Goring got his Bruins tenure off to a hot start by scoring game-winning goals in his first two games. He would put up 34 points (13 goals, 21 assists) in 39 games with Boston, a stark contrast to his totals with the Islanders. The Bruins would finish fourth in the Adams Division in 1985 and lose to the Canadiens in the first round of the playoffs.

Meanwhile on Long Island, the Islanders lost not only Goring, but LaFontaine, who came down with mononucelosis the same week. The Islanders finished third in the Patrick Division and advanced to the second round before losing to Philadelphia.

Five months after picking him up on waivers, the Bruins named Butch Goring the 16th head coach in team history.

At season's end, Goring's contract was up and he wanted to continue his hockey career. He did. Just not as a player.

In May 1985, five months after picking him up on waivers, the Bruins named Butch Goring the 16th head coach in team history. General Manager Harry Sinden had held the post during the previous season after firing Gerry Cheevers as coach. Sinden wanted to promote from within the team and liked what he saw in Goring.

His quotes after taking the job are classic Butch, and sound like something he might say during an Islanders broadcast tonight.

Goring noted he has no coaching experience - "except when I was about 14 playing in Winnipeg" - and that, "I'll have to feel my way around."

"However," he said. "I've been in professional hockey for 16 years and I've always paid attention. I feel I've learned my lessons." (AP, May 7, 1985)

This was something of a regular occurrence in Boston, as Goring was the fifth player to go directly from the ice to the bench. He wasn't even the only Bruin to do it that offseason. When announcing Goring's hiring, they also announced that his assistant coach would be retiring Bruins defenseman Mike Milbury.

Never Had A Chance on That One

Unfortunately, Goring's coaching tenure with the Bruins didn't last very long. In his first season behind the bench, Boston finished third in the Adams and were swept by Montreal in the first round of the playoffs. Thirteen games into the 1986-87 season and with a 5-7-1 record, the Bruins fired Goring and named Terry O'Reilly, another recently retired player, as his replacement. Goring's coaching record with the Bruins was 42-38-13.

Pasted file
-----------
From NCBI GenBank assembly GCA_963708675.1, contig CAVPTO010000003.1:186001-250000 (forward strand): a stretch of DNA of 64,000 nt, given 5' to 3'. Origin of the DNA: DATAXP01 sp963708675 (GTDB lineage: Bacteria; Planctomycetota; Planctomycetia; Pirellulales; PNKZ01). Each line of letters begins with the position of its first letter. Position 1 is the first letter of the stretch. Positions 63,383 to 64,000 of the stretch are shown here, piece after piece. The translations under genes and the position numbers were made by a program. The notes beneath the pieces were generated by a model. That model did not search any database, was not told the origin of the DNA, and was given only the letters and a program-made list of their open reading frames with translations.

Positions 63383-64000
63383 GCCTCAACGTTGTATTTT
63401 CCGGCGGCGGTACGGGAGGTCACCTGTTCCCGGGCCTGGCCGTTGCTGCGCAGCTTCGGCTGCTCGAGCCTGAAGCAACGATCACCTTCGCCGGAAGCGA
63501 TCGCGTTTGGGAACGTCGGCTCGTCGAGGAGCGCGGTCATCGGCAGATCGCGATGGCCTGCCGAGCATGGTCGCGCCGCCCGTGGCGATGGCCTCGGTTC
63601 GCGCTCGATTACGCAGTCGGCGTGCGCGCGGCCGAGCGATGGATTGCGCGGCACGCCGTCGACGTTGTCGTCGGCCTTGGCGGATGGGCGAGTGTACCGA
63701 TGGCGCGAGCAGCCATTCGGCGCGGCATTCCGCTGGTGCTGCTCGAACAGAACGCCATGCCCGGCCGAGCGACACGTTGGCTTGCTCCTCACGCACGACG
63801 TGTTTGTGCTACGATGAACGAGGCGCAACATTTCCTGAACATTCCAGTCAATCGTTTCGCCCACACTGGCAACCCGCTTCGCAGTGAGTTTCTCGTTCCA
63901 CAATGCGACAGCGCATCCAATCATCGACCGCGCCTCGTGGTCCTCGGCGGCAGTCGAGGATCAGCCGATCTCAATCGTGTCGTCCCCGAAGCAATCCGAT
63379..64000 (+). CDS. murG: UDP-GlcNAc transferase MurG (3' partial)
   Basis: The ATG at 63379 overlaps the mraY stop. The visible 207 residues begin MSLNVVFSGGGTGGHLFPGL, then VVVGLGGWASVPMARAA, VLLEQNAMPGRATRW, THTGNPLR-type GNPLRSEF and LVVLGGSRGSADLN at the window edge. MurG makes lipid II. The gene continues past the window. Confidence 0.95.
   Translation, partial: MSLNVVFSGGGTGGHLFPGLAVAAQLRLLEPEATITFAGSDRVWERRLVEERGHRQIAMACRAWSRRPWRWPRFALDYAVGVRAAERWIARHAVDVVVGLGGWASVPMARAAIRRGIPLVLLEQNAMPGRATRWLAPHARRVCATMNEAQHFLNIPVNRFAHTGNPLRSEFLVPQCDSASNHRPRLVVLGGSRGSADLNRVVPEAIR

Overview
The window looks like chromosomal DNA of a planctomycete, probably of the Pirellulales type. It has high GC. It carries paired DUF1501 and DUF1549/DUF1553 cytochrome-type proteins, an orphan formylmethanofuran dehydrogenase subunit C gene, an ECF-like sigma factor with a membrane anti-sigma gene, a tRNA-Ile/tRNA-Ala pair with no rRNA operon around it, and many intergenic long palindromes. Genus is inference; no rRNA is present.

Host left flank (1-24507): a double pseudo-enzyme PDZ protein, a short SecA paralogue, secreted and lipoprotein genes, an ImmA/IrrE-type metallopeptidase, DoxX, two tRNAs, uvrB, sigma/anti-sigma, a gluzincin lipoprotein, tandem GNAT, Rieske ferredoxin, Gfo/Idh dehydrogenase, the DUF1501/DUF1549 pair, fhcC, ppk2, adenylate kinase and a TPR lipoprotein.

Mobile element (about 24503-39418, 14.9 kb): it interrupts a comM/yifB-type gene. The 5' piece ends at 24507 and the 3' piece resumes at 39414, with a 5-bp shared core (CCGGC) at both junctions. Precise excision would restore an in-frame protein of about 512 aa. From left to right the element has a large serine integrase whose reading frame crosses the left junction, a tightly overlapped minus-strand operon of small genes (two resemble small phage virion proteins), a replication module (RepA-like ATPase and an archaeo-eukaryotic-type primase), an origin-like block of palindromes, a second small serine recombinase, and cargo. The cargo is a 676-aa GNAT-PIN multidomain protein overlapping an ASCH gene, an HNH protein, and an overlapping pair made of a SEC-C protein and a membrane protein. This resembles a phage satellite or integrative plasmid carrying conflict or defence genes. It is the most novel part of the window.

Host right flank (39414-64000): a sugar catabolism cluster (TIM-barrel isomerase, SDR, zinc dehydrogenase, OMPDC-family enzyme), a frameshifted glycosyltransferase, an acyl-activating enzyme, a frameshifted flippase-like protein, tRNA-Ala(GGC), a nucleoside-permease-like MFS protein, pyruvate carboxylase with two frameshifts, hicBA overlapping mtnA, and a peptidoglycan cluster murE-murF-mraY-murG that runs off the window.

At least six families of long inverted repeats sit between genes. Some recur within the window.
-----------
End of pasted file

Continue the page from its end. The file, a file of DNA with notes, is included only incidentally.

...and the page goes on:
Goring would go on to coach several minor league teams including Islanders affiliates such as the Capital District Islanders and the International Hockey League's Utah/Denver Grizzlies, with which he won back-to-back Turner Cups in two different cities.

In 1999, he got to experience what he called "almost a dream come true," by being named head coach of the Islanders.

The man who hired him was his old assistant coach, Milbury - now GM of the Islanders, who couldn't resist making the Goring announcement all about himself.

"He's had a long and successful career as a player and coach," Islanders general manager Mike Milbury said of Goring. "We've had problems as an organization in the last few years with regards to stability in our coaching situation. We think he's solved that problem."


"His being a former Islander is also a plus, but it's certainly not the reason to go about things. I think I have more integrity to bring in a guy with (this former) Stanley Cup team if I didn't think he could do the job." (AP, May 1, 1999)

As usual, Milbury over-promised and under-delivered. Goring may have relished the opportunity to coach his old team, but the rosters he was handed were a far, far cry from the glorious teams he played on (or even just a mediocre Bruins team).

Less than two seasons after giving him his dream job, Milbury fired his old friend. Goring was let go in 2001 after compiling a 41-88-14-4 record in 147 games behind the Islanders bench. He was replaced by another former Islander, Lorne Henning. Goring went on to coach for a few years in Germany with three different teams.

Since 2007, Goring has been the Islanders television analyst, working and (mostly) bantering with Howie Rose. His NHL coaching career might not have been as successful as his playing one, but few of his contemporaries have more stories from every corner of the sport.

Sometimes I get the feeling Howie and Butch would go through them all if they didn't have to call the game. Sometimes I wish they would, too.